Tuesday, February 27, 2018

Under a glaring sun

Where the intertidal flats are mostly flat slabs of sandstone, critters that usually hide in the sand under rocks when the water recedes, quickly burrowing deeper when their rocks are flipped, either just put up with unfiltered sunlight, or cling tightly to the underside of what few stones are available. There's nowhere to run.

A half-dozen hermit crabs and a Wosnesenski's isopod struggle to stay in the shade of a trio of mussels. I replaced their stone roof gently where I found it.

The sand is a thin dusting on the sandstone. There's no shelter for the critters that can't run and hide elsewhere.The anemones here are under about a half-inch of water.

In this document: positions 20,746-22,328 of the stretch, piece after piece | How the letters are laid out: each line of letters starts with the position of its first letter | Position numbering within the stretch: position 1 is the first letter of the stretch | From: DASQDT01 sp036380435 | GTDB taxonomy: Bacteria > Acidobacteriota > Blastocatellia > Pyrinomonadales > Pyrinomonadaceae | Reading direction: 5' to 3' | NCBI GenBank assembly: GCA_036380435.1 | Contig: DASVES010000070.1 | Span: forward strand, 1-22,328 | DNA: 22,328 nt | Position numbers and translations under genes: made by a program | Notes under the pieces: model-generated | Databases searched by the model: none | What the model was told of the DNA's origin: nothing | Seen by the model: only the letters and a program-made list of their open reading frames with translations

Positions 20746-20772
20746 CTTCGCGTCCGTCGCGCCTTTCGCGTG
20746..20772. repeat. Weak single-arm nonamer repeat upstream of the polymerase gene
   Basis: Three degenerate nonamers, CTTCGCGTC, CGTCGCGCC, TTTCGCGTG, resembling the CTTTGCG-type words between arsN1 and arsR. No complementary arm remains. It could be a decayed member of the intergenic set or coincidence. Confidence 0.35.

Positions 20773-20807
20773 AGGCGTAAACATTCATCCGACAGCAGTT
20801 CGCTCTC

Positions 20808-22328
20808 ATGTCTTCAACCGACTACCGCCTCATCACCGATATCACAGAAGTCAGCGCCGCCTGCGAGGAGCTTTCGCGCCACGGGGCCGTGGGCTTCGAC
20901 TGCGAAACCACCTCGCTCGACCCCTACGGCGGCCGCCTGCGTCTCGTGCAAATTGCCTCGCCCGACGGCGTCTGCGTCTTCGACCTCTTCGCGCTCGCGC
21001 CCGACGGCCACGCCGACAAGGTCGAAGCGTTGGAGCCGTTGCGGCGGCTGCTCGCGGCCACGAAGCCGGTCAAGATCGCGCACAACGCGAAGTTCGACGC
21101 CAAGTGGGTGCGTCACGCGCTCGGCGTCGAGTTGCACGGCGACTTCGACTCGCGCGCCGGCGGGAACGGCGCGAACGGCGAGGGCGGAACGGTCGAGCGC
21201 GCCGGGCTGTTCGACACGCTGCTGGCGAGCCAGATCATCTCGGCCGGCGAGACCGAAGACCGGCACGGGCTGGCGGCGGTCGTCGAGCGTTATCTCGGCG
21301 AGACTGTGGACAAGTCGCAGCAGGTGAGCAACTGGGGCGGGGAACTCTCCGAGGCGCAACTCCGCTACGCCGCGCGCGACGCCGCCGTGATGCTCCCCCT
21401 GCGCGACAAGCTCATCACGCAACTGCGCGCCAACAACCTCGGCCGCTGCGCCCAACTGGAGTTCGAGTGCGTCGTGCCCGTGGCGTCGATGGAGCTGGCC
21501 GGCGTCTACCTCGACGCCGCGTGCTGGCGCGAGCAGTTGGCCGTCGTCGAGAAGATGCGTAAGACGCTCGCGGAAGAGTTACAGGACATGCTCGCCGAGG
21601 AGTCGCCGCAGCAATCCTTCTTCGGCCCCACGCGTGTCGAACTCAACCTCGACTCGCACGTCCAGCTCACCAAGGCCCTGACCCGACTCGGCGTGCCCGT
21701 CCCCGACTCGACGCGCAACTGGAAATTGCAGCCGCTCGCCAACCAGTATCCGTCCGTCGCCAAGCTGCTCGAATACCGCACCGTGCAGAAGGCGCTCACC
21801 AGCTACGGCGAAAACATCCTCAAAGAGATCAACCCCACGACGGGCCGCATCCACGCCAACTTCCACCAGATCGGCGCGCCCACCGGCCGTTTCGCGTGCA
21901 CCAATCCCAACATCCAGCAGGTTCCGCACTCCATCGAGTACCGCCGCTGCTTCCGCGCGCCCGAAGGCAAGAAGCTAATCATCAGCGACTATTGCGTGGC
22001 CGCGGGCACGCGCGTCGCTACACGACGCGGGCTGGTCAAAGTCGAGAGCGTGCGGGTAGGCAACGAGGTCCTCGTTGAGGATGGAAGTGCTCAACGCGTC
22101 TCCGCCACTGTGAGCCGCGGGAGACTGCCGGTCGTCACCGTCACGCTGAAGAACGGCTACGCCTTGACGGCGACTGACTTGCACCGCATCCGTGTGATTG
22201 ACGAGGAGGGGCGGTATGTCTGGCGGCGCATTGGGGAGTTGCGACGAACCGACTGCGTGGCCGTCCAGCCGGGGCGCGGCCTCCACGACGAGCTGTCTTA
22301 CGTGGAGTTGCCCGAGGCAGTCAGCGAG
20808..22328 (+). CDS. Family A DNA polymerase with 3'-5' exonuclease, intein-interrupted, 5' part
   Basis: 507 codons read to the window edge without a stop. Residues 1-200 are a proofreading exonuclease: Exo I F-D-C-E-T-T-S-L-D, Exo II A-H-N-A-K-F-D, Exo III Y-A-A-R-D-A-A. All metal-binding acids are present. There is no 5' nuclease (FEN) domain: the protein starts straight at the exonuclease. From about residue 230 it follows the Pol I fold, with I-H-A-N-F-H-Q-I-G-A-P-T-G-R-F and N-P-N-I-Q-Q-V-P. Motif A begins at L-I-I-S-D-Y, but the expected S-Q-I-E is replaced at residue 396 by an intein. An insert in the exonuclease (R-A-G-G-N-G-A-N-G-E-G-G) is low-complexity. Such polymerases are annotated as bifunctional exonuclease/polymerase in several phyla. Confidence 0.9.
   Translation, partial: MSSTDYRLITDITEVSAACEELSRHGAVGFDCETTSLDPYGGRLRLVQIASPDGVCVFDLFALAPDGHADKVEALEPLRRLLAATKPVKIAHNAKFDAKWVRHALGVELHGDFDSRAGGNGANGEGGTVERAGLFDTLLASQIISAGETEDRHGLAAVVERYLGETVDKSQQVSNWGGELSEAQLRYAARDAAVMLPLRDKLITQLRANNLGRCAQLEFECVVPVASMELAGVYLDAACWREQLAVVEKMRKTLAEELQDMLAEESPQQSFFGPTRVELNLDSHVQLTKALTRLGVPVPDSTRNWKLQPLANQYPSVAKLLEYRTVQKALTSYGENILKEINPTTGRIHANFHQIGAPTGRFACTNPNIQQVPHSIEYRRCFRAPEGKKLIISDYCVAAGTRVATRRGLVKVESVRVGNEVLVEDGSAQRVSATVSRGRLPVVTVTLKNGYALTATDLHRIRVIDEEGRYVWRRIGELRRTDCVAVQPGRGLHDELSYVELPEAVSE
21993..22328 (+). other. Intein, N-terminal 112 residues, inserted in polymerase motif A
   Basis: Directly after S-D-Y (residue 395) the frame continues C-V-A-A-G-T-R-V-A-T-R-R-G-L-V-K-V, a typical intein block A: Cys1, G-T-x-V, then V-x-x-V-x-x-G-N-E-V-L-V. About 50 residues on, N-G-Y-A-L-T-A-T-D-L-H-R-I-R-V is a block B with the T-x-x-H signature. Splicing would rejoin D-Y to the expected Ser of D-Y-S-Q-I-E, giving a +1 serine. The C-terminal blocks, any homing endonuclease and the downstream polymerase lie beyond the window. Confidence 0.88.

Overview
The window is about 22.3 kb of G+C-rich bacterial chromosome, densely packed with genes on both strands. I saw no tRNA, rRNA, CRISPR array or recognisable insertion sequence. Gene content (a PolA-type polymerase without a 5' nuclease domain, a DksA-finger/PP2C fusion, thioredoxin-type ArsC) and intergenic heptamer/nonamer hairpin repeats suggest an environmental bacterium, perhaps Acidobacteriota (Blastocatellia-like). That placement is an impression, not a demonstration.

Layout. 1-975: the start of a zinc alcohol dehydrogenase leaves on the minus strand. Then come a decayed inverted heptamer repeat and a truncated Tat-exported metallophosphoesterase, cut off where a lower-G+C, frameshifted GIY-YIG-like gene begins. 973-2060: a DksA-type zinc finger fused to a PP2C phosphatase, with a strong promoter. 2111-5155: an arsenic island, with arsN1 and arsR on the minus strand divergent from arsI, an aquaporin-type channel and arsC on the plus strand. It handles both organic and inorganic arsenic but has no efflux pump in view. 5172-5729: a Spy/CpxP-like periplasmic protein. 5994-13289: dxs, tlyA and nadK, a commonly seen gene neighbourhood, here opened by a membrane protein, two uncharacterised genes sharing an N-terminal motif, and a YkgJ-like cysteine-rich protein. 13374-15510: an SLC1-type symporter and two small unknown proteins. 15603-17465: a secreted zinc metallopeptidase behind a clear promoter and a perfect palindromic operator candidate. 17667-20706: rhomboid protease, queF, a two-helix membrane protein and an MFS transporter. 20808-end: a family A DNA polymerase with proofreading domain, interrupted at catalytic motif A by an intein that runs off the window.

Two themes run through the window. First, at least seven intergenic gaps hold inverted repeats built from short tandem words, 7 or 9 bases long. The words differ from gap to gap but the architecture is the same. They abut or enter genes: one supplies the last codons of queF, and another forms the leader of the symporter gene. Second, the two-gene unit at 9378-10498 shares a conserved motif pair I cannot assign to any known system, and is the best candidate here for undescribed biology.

The green algae, the red seaweed, and the anemones don't mind the sunlight. Even at full tide, they're exposed to it, just slightly shaded by the clear water.
This green algae is probably the same one that pollutes my aquarium, always growing first on the walls closest to the light. The pink-tipped green anemones also benefit from sunlight; they do not photosynthesize, being animals, but carry symbiotic algae in their tissues; these algae produce enough food for themselves and some over for the anemone that hosts them.


  1. Down at our marina there are so many isopods on the rocks that the rocks themselves look almost alive. - Margy

  2. Your marina is a treasure-trove of critters!


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